Independent MP Chris Carter is blaming the media for ruining his summer holiday after the itinerary for his taxpayer-subsidised trip to Sri Lanka was leaked.
Mr Carter and his partner, Peter Kaiser, were to leave on December 29 flying business class to Colombo, via Singapore, at a cost of $13,902 – 75 per cent of which was to be paid by the taxpayer.
Details of the trip were leaked to TV3, which said Mr Carter and Mr Kaiser were due to holiday with British MP Ben Bradshaw and his partner.
Mr Carter was not keen to discuss details of the trip when contacted last night. "We have cancelled it. We've lost the deposit. We've cancelled. We're not going. Ok, fair enough? You guys have had yet another victory. So thanks, that's the end of the discussion."
He said he was being unfairly targeted and many other MPs were using the travel perk to take holidays.
"But we'll never know, will we? Only me. You would wonder why my travel's been leaked and nobody else's. I wonder why that was."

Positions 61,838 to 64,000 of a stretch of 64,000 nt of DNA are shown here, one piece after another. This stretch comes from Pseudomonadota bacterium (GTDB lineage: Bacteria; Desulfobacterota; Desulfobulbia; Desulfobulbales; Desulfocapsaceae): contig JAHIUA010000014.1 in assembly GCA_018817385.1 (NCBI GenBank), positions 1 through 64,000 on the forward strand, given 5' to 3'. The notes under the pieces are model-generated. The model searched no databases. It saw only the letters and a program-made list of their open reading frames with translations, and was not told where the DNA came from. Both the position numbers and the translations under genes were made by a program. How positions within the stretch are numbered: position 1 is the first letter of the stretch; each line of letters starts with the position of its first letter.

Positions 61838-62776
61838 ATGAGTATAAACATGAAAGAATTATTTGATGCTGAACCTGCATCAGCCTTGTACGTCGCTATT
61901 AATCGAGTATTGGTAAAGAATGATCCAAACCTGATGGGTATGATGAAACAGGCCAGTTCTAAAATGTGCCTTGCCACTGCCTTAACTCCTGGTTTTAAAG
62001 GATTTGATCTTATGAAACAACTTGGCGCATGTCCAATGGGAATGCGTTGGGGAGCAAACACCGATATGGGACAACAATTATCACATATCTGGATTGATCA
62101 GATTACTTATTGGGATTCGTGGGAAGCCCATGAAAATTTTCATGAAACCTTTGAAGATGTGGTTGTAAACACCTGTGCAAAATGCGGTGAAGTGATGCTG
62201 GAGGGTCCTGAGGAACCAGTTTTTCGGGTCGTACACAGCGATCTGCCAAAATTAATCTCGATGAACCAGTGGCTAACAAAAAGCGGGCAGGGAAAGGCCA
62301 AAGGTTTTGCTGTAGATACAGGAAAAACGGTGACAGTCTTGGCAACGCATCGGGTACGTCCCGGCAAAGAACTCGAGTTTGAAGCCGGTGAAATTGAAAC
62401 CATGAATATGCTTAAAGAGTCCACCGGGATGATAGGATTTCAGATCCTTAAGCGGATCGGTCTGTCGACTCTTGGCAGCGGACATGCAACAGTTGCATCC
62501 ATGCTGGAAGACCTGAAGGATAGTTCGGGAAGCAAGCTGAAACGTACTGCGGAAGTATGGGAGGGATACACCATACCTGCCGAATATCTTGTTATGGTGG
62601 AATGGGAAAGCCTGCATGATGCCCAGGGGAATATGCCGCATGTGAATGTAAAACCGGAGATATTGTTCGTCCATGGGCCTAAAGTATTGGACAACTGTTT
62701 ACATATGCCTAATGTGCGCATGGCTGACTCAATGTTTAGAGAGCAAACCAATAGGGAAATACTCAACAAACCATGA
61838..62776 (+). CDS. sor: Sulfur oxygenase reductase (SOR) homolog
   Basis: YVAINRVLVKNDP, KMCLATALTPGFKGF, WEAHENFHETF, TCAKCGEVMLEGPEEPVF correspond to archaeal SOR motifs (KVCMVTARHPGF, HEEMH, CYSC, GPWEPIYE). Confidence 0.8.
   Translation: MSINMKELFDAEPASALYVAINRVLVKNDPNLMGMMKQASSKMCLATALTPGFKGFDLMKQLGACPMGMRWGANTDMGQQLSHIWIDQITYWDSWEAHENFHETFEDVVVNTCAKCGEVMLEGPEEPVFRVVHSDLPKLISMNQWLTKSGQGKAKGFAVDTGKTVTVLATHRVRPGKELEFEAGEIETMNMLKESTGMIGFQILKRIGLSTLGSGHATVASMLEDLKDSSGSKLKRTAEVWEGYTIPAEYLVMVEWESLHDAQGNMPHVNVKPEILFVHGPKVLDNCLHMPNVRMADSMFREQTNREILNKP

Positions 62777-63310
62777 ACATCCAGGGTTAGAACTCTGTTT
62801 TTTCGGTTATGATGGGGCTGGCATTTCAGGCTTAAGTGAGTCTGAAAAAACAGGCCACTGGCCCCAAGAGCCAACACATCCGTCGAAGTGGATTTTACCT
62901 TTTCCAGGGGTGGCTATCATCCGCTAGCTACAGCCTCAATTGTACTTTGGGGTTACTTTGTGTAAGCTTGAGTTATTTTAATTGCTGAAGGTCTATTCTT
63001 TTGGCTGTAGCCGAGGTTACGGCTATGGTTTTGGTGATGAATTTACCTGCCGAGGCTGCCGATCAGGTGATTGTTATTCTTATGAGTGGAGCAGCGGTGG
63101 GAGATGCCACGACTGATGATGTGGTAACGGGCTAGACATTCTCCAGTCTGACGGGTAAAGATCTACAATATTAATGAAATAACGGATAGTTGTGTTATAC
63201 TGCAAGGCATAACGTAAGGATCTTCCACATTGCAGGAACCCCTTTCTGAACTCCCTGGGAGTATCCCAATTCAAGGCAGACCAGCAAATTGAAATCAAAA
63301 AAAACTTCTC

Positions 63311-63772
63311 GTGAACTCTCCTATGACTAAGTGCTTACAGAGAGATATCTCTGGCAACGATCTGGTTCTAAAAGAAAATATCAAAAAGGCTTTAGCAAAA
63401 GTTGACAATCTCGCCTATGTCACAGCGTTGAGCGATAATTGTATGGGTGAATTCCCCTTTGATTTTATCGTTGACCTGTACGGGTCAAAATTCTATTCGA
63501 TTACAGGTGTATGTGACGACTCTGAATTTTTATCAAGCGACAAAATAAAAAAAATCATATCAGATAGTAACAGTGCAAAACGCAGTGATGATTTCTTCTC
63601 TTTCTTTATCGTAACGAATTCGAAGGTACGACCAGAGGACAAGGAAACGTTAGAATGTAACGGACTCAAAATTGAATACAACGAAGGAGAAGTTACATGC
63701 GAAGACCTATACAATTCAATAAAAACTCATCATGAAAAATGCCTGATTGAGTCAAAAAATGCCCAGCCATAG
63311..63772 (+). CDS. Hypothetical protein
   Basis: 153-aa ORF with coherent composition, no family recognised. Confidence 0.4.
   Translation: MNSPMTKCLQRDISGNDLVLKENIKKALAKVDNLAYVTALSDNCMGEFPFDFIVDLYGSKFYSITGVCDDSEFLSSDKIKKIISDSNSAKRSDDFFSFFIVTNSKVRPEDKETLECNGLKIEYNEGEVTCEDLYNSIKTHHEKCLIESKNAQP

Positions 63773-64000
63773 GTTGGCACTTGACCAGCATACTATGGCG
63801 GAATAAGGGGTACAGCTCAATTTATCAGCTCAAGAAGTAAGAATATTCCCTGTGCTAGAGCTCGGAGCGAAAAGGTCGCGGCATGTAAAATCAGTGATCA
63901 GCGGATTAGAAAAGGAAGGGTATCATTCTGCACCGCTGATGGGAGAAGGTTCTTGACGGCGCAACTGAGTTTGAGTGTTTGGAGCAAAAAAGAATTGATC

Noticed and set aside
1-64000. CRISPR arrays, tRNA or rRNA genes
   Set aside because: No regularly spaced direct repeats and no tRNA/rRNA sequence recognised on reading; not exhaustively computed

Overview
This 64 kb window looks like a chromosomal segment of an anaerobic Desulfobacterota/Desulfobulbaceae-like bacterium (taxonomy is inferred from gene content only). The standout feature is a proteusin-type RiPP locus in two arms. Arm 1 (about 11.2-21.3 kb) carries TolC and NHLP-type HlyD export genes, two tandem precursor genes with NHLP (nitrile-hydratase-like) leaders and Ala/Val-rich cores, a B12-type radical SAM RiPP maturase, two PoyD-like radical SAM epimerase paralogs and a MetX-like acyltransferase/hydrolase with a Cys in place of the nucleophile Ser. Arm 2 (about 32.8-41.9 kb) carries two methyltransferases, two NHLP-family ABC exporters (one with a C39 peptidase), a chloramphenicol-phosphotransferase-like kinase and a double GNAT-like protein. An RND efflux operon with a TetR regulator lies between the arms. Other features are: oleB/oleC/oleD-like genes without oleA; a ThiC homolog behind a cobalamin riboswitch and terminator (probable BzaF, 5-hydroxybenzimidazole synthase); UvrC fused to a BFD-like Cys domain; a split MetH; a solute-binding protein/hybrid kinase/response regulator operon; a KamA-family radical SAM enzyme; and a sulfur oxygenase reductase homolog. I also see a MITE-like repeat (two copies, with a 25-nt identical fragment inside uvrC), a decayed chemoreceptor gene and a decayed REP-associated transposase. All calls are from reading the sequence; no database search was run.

He said the trip was booked "months and months ago", before Speaker Lockwood Smith axed MPs' travel perks, and was within the rules at the time.
Mr Carter has accused Dr Smith's office of leaking the details of his trip.
"The leak had the date I was leaving, the hotel I was staying [at] in Singapore, the flight numbers – the only people that know that are Parliamentary Travel and the Speaker's office, I'm quite sure that Parliamentary Travel wouldn't have leaked it, so that only leaves one suspect," he said. The leak was " incredibly pathetic, vindictive and spiteful".
Dr Smith has denied leaking the documents and said he did not even know about Mr Carter's planned trip.
"I didn't want to comment because I didn't want to lend dignity to his accusation, but I didn't even know he was going anywhere, so there was no way I could possibly have leaked anything."
Mr Carter was expelled from Labour after running foul of leader Phil Goff for refusing to apologise over extravagant use of both his parliamentary travel perk and a jetsetting lifestyle. He racked up an $83,000 travel bill as education minister in 2008 and $57,000 in six months in Opposition.
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